Definitely, I am in deep trouble here.
I’ve gone and opened Pandora’s box and now I’m on my knees and up to my elbows in memories that won’t stay in their tidy little packages. I only need one, thank you. If my elementary school awards and the cards from my wedding would kindly step aside, I could reach over and just pick the photo up.
My mother gifted each of her three daughters with a cedar chest when they turned sweet 16. She still has hers from a million years ago, full of bits of her life.
I’m sure she had no idea that she was entering us in the game of Jumanji when she did.
Or did she?
Traditionally, a ‘hope chest’ is to store treasures in that a young woman prepares for her future wedding and home. Theoretically, once those goals are accomplished, it gets refilled with memories.
I guess that makes me traditional, but if I had hoped in other things, I would be storing didgeridoos instead of doilies and a ceremonial British bearskin instead of baby bonnets.
It’s perfect to store linens in – who does that? – but I pretend that it does, so that I am not sucked into the abyss.
It’s for my own protection.
You know that job I just got? It turns out that the office gals are throwing a potluck this week and the ticket in is to bring a photo of yourself as a kid so that everyone can guess who is who.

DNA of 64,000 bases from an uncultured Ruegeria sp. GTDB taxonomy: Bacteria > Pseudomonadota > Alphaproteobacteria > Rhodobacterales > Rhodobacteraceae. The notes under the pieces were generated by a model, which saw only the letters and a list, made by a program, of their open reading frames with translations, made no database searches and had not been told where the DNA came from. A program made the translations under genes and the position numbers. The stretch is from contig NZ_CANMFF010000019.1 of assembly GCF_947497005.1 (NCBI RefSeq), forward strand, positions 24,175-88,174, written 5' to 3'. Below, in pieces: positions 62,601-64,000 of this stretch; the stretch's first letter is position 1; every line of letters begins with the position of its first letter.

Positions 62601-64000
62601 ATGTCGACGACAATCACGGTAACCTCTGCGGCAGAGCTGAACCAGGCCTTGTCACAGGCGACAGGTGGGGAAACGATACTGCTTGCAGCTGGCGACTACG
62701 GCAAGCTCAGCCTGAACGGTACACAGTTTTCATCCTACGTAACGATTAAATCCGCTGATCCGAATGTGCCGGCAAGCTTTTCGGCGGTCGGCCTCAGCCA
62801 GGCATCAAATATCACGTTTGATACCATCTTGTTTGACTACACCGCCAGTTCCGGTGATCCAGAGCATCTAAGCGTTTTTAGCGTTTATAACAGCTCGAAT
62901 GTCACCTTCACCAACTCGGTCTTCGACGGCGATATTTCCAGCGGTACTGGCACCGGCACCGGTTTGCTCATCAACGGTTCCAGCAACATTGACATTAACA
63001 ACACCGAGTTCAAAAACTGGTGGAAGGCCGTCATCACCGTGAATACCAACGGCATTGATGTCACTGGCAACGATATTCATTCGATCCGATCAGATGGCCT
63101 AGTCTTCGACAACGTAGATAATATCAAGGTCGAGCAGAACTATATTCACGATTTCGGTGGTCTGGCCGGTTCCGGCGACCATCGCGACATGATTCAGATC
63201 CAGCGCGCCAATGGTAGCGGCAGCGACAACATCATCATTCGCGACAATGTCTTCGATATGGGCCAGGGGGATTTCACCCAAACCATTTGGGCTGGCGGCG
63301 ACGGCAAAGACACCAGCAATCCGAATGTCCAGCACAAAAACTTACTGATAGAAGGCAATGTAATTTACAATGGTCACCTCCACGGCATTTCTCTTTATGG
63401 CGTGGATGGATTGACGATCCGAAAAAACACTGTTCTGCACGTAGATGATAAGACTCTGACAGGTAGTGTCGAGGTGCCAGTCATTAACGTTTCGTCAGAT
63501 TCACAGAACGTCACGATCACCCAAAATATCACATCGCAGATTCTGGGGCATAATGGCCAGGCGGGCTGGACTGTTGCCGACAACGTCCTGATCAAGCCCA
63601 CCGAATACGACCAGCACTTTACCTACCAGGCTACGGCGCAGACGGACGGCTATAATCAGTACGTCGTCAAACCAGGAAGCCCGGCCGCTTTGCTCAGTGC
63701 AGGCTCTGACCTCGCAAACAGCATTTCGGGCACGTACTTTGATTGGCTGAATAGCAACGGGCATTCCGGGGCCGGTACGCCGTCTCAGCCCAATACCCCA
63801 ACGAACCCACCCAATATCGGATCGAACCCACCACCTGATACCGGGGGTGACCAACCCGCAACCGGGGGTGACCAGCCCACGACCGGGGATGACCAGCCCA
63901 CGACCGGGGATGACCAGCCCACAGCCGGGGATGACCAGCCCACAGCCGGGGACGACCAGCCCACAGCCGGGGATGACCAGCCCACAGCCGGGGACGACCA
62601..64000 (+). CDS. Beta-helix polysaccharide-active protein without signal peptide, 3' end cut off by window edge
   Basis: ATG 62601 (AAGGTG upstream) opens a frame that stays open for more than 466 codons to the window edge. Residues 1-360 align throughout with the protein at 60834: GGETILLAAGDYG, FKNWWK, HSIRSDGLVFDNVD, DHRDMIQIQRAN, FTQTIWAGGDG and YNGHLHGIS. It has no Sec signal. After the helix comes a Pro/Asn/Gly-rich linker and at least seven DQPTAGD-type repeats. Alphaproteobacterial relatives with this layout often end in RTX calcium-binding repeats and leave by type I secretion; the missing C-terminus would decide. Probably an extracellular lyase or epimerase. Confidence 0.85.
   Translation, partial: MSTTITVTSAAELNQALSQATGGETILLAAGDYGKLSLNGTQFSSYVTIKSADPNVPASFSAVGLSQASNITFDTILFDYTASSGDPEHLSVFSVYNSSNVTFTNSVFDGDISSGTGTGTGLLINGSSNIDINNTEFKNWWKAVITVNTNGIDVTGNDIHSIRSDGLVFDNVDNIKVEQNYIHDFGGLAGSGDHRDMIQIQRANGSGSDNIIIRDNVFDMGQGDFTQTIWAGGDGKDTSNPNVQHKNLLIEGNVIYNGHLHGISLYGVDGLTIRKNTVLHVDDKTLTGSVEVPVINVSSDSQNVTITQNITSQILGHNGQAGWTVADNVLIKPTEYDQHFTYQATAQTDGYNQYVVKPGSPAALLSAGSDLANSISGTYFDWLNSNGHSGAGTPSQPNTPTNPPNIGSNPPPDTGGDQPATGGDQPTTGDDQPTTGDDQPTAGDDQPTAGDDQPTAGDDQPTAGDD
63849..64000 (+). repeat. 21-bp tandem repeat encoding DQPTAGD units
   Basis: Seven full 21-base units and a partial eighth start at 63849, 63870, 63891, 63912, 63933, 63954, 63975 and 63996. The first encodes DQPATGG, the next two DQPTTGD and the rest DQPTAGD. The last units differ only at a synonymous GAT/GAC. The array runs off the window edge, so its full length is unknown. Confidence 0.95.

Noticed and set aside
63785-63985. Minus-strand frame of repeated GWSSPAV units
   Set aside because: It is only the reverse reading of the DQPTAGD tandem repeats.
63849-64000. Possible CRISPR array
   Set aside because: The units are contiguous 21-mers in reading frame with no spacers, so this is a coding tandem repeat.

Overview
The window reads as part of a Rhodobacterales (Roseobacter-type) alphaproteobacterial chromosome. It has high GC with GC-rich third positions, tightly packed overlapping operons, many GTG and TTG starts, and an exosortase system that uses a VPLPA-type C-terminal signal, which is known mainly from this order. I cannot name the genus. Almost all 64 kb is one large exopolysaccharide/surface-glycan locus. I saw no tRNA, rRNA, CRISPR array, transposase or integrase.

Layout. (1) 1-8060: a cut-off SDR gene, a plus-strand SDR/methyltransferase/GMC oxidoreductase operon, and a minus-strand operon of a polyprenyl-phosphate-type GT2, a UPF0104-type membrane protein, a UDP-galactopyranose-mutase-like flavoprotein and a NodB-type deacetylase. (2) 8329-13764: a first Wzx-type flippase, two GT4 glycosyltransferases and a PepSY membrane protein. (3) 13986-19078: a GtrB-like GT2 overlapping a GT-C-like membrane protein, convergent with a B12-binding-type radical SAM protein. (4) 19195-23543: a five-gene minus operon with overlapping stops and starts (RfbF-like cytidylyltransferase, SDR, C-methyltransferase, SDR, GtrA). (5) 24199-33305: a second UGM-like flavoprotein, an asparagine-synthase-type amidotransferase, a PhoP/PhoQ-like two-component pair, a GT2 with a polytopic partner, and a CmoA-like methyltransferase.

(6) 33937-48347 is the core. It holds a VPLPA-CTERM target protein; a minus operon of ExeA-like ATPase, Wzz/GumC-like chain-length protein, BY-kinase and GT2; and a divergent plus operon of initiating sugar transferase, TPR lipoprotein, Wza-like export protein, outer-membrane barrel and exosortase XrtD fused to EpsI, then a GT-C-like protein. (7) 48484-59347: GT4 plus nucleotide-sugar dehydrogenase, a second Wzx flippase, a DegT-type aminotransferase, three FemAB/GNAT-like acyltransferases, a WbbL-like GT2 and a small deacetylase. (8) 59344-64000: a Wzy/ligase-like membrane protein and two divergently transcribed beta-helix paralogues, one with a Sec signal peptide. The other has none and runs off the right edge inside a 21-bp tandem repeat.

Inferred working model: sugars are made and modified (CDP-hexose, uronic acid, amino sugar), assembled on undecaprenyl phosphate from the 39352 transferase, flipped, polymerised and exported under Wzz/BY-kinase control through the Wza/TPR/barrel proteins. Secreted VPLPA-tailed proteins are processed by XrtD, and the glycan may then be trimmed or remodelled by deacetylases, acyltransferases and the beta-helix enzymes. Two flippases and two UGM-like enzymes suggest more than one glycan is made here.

This is what happens when you didn’t go the traditional route and don’t have enough of this nonsense in your home life.
I have baby photos of me, Hubby, and five kids, and they all look exactly alike. I tried putting dates and ages on the backs a few years ago, and it was Russian roulette.
Those mountains of photos will come out one holiday, soon, and I’ll just let everyone decide who they want to be.
Why should I have all the fun?
But I couldn’t figure out where all the photos went. We moved, as you recall, three years ago. All photos made out of paper were carefully boxed up and put in a safe place.
Where ever that is.
In this age of digital everything, they might be with the boxes of items “to scan someday” or they might be in the den behind the college textbooks that Hubby refuses to toss out or they could be in the Harry Potter closet under the stairs where I set things aside for proper aging, like cheese.
Then the drumbeat of the cedar chest called me as I walked past saying, “Here, look in here.”
So I rolled the dice, entered at a college term paper and waded through the perfume bottle swamp, turned right at my great-grandmother’s piggy bank and found stuff from the family tree.
One black and white portrait of a chubby toddler.
It’s me because my mother has carefully said so on the back of it.
Or, it could be one of my sisters, trapped in the game and stuck with my name on them, until someone rolls a 5 or an 8.
The stories I wrote when I was ten, and here’s the savings bond I won with them.
I wonder what it’s worth now?
I should read these, it won’t take a minute…